Barn and Stable fires

Barn and Stable fires

Generally we think about fire safety in terms of protecting people but what about animals?

Horses are especially at risk when housed in a barn or stable block. Everyone who works in a stable should be made aware of fire safety and prevention.

So what are the risks?

Cigarette smoking is an obvious risk as a cigarette carelessly discarded or accidentally dropped into dry bedding and hay can soon start a fire.

Dirty rags which have been used for cleaning should be regularly cleaned, or safely disposed of as a build up of oils and cleaning chemicals could make them flammable and even spontaneously combust over time. Linseed oil is particularly vulnerable so store rags and wipes in air tight containers or place in water after use.

Damp hay has also been known to spontaneously combust particularly if stored in large stacks as at the heart of the stack heat is generated much the same as in a compost heap.

Electrical equipment should be regularly PAT tested and not left operating unattended. Turn off at the sockets when not in use. Do not trail extension wires across stable floors where they can be damaged by horse and foot traffic.

Electrical cables should be checked regularly for signs of damage such as rodent bites.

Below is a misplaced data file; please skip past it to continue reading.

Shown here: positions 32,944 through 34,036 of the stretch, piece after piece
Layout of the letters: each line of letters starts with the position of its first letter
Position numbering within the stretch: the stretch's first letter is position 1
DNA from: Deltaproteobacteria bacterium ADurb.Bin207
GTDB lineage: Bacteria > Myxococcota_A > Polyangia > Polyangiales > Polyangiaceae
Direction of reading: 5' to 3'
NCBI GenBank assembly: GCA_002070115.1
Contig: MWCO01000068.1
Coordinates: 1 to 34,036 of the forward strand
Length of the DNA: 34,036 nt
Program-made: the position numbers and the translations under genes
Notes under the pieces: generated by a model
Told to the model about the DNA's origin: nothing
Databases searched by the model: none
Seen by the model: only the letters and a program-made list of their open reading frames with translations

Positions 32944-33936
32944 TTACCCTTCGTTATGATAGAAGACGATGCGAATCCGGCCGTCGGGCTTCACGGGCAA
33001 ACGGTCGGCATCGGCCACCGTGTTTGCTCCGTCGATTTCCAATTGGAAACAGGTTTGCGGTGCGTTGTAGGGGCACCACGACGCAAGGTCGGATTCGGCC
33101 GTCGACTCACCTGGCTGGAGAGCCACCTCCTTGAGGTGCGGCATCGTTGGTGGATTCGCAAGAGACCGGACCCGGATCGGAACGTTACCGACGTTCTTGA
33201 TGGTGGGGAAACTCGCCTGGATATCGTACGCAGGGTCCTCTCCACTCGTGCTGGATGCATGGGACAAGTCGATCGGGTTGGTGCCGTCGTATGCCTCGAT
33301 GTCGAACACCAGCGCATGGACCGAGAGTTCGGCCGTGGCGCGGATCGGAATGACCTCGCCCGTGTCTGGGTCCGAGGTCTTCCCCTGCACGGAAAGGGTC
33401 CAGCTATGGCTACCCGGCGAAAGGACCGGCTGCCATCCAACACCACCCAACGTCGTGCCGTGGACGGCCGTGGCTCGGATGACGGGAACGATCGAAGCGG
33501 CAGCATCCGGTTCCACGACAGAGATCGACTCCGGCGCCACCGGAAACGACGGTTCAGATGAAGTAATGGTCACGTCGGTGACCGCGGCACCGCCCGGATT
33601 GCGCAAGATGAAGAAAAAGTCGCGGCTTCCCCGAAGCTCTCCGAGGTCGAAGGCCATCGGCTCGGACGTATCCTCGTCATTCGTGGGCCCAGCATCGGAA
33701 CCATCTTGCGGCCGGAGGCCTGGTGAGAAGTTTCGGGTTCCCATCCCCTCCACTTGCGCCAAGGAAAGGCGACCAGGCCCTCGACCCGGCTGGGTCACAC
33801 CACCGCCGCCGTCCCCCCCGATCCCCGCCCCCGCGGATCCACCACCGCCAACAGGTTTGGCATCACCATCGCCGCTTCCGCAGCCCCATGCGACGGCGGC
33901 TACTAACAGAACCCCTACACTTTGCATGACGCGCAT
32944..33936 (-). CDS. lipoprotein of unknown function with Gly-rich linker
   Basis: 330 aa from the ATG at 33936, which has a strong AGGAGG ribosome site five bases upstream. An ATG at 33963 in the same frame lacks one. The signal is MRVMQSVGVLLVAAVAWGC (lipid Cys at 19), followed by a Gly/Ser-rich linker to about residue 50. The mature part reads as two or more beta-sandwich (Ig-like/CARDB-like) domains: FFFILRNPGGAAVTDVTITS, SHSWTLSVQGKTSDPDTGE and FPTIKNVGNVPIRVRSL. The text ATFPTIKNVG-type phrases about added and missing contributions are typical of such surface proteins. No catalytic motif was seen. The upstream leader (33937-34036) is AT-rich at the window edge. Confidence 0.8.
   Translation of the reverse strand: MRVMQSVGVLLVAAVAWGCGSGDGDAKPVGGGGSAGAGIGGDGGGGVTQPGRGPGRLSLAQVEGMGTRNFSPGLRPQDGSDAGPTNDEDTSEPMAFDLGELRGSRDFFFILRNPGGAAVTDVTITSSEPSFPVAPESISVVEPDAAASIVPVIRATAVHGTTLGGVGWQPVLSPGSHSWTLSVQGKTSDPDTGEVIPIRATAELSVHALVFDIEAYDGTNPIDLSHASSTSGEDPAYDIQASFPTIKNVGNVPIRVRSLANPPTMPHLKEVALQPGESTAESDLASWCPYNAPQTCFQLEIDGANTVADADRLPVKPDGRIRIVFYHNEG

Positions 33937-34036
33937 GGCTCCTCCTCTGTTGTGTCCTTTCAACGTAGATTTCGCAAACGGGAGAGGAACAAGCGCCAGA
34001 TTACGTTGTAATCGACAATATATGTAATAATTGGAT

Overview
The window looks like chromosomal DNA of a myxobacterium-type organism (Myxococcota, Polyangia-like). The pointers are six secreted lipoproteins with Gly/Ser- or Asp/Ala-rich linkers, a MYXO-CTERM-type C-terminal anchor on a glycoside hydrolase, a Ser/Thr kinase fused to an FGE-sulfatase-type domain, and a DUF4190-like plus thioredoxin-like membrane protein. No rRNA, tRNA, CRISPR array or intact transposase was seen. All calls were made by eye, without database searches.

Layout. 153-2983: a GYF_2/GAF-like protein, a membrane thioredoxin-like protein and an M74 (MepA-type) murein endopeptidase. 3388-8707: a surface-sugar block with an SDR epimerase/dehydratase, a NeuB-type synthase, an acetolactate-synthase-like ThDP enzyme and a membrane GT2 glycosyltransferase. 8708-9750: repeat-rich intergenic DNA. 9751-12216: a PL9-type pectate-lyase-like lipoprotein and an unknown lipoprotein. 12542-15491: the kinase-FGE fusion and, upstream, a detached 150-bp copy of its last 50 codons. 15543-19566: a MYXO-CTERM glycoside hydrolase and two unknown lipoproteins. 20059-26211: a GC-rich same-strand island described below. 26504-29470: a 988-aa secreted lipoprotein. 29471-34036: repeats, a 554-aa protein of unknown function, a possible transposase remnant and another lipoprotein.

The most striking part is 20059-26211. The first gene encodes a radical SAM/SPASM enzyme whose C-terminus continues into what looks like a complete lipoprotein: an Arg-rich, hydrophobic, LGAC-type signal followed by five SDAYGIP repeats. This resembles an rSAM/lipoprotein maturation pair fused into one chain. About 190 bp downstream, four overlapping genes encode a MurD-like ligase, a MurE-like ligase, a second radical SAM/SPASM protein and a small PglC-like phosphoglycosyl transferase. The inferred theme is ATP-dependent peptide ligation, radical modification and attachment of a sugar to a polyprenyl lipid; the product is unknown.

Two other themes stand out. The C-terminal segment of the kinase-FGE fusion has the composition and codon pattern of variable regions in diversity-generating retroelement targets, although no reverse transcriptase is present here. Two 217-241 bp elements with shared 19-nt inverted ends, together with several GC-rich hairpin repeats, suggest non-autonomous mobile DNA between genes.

Practical fire prevention

Good housekeeping is essential from both a fire prevention and health and safety standpoint so clear up loose and soiled hay and bedding and safely store cleaning and grooming materials.

Install fire extinguishers adjacent every exit and inside every room and make sure everyone is trained in how to use them. Water fire extinguishers are effective at controlling Class A fires involving solids such as grass, coal, paper and fabrics. A CO2 extinguisher will deal with liquid petroleum fires and electrical equipment fires without damaging circuitry.

If the stable is remotely situated make sure a phone is handy in case you need to call the fire brigade. Install an optical smoke detector which is designed to be effective in dusty locations and if possible a high decibel audible alarm bell to warn of fire.

Not being a particularly equine person I probably haven’t covered all the fire risks and safety precautions, just the common sense basics and I welcome the experiences and suggestions of others.
Barrie

SHARE THIS ARTICLE

Leave a Reply

Your email address will not be published. Required fields are marked *